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Culinary Ink: Collin Darrell

Collin Darrell was only nine years old when he started washing dishes at a local farmer’s market in Philadelphia. (He wanted a new bicycle and wound up making enough money to buy two cars.) From there, he got a job working at a pizza shop— first as a dishwasher, then a pizza maker— and then opened a coffee kiosk at a train station. And he was still in high school. “I think what it did was show me the possibilities,” says Darrell, now 31 and creative director of Grow Culture, a Kaua‘i-based company that links chefs and farmers through innovative events. “I knew the experience was what you made of it.” It wasn’t until he was attending The Restaurant School at Walnut Hill College and running a promotion company that he got interested in wine. He took a wine class taught by a passionate master sommelier, then worked for veteran sommelier Michael McCauley at Davio’s Northern Italian Steakhouse in Philadelphia. “I had this incredibly door-opening experience,” he says. After a stint at James on 8th, he took a job as general manager and sommelier at the now-defunct Cassis by Chef Mavro in downtown Honolulu, learning from Mavrothalassitis about the art of food and beverage pairing. He continues to do this with the pop-up dinners he organizes on Kaua‘i. “The synergy between food and beverages at restaurants are few and far between,” he says. “I really believe in this.”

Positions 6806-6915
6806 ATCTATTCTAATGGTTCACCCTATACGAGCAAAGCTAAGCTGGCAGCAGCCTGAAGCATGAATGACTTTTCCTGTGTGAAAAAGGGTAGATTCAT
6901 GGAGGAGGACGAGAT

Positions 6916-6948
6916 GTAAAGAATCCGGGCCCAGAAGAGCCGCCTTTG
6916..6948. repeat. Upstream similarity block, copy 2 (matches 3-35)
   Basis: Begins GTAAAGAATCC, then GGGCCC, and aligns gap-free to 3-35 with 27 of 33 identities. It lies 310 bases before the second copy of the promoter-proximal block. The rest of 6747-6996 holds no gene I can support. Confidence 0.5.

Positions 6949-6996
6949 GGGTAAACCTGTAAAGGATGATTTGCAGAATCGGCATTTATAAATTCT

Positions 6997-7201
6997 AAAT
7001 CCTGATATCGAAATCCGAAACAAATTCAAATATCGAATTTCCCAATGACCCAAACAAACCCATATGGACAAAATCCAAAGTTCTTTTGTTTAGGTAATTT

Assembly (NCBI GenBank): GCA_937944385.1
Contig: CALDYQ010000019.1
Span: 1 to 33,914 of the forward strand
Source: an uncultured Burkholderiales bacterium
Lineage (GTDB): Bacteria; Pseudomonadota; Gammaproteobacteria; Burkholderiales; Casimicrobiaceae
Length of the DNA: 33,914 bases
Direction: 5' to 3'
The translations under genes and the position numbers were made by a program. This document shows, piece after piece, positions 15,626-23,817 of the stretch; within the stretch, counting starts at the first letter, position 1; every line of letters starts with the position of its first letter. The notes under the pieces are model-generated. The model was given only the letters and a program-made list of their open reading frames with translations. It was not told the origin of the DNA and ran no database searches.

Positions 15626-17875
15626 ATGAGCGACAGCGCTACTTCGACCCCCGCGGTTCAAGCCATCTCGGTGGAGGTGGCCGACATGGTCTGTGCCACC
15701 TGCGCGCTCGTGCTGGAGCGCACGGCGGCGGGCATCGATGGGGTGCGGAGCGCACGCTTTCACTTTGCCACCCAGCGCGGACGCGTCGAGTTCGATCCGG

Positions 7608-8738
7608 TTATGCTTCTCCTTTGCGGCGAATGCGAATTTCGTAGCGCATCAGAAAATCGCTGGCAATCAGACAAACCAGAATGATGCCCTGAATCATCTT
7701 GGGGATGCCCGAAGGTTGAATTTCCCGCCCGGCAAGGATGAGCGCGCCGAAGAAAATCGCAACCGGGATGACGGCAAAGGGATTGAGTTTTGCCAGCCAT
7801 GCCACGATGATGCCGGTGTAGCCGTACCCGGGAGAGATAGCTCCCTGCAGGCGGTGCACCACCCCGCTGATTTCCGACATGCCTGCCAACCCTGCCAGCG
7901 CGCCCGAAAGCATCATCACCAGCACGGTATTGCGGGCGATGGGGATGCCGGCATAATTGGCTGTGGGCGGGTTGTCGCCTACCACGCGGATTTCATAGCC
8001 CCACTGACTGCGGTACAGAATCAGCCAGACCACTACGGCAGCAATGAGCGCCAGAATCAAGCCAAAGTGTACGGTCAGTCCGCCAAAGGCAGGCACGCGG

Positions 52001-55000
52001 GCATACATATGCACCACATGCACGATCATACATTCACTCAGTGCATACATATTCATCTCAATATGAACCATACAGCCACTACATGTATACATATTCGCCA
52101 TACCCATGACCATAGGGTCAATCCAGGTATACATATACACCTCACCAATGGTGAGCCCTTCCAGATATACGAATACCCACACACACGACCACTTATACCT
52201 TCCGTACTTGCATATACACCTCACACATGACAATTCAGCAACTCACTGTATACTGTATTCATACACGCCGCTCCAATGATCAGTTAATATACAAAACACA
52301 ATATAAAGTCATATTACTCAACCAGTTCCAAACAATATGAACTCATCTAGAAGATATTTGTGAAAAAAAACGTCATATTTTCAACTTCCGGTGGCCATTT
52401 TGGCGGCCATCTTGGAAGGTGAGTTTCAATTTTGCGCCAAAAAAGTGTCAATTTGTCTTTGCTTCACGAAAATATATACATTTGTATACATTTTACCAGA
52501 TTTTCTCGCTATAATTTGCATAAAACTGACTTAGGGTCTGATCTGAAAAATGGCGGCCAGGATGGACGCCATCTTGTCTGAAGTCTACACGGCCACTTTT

What is your tattoo?

Darrell has a full sleeve on his right arm of various corkscrews and leaves of Nebbiolo, a red Italian grape variety predominated associated with the Piedmont region.

Edible-Collin-012

When did you get it?

He got his first tattoo in 2010 and continues to add to it. He estimates he’s spent at least 25 hours in the chair already.

What was the inspiration?

Darrell chose Nebbiolo grapes because he appreciated the fact that they were so region-specific. “That sense of place was important to me,” he says. And he picked corkscrews because it represented his love for wine and food pairings and it was a symbol of a technological advancement in the industry that’s around now but may not be later. “Plus, they’re beautiful, mechanical devices,” he says. “I wanted something that shows more artisanship and personality. It’s a tool of my trade, the way chefs have knives. It’s the kind of thing you keep in your pocket all the time. It’s really my tool.”